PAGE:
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Lattice Leverages FD-SOI for New Low Power FPGAs

In many of the world’s electronic applications today, low power is the name of the game. However, high levels of integration and device scaling have created a power/performance/reliability tradeoff that has mostly halted traditional power scaling methods. 

One technology used in the industry to mitigate this tradeoff is fully depleted silicon-on-insulator (FD-SOI) technology which can operate at 75% lower power as compared to a bulk CMOS process. Lattice Semiconductor continues to reap the benefits of FD-SOI with its newest FPGA offerings. These offerings claim to be some of the company’s lowest power yet, and they cite FD-SOI as a key source. 

FD-SOI
For a while, this mathematical technique worked; however, as threshold voltages decreased, so did the sub-threshold region. Eventually, this led to increased leakage currents. Essentially, the transistors do not turn off very well. At the same time, mass integration resulted in billions of transistors on a single chip.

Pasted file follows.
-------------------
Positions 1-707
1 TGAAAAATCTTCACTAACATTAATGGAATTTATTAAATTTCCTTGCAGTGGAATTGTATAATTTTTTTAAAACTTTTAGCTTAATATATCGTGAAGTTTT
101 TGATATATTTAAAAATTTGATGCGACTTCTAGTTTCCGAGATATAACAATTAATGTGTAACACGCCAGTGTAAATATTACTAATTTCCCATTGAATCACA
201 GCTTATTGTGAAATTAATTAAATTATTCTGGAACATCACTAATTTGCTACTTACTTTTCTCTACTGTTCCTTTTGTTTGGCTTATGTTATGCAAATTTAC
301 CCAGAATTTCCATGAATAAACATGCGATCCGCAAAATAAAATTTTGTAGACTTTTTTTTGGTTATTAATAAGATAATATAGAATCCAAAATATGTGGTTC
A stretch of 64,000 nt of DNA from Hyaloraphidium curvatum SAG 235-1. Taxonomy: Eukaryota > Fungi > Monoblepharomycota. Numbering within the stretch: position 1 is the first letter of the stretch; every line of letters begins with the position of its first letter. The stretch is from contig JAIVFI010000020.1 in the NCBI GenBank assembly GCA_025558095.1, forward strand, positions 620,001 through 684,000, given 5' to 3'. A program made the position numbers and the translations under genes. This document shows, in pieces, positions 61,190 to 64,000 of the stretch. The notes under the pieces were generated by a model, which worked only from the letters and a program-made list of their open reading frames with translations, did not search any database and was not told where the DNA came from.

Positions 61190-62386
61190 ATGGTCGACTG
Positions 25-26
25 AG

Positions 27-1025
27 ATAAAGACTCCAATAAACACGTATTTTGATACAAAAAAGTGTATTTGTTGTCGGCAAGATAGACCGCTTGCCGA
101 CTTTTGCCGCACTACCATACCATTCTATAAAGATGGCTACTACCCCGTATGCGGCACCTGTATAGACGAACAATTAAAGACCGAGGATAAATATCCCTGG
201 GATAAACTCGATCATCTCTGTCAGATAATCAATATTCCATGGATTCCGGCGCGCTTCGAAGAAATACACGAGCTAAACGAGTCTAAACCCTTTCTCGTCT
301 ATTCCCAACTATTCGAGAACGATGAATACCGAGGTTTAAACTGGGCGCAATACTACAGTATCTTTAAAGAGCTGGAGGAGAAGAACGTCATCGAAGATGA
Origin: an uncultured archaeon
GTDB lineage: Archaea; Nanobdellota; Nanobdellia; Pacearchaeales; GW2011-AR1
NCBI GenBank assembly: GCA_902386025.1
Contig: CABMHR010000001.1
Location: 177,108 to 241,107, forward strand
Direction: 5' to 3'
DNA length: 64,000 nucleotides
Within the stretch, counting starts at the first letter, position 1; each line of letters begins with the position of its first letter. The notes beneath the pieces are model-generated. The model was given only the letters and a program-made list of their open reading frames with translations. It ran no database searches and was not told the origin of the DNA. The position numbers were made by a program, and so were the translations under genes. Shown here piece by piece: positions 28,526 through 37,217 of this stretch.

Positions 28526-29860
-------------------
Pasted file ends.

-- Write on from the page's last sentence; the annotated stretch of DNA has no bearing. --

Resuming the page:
Suddenly the sum of individual threshold leakages was far from trivial, and designers could no longer afford to lower supply voltage and threshold voltages. 

To address this need, many semiconductor companies have turned to FD-SOI technology. FD-SOI technology is very similar to conventional bulk CMOS but crucially adds two features: an extremely thin transistor channel and an insulating buried oxide underneath the channel. This extremely thin transistor channel can be beneficial since it doesn’t need to be doped (hence fully depleted). 

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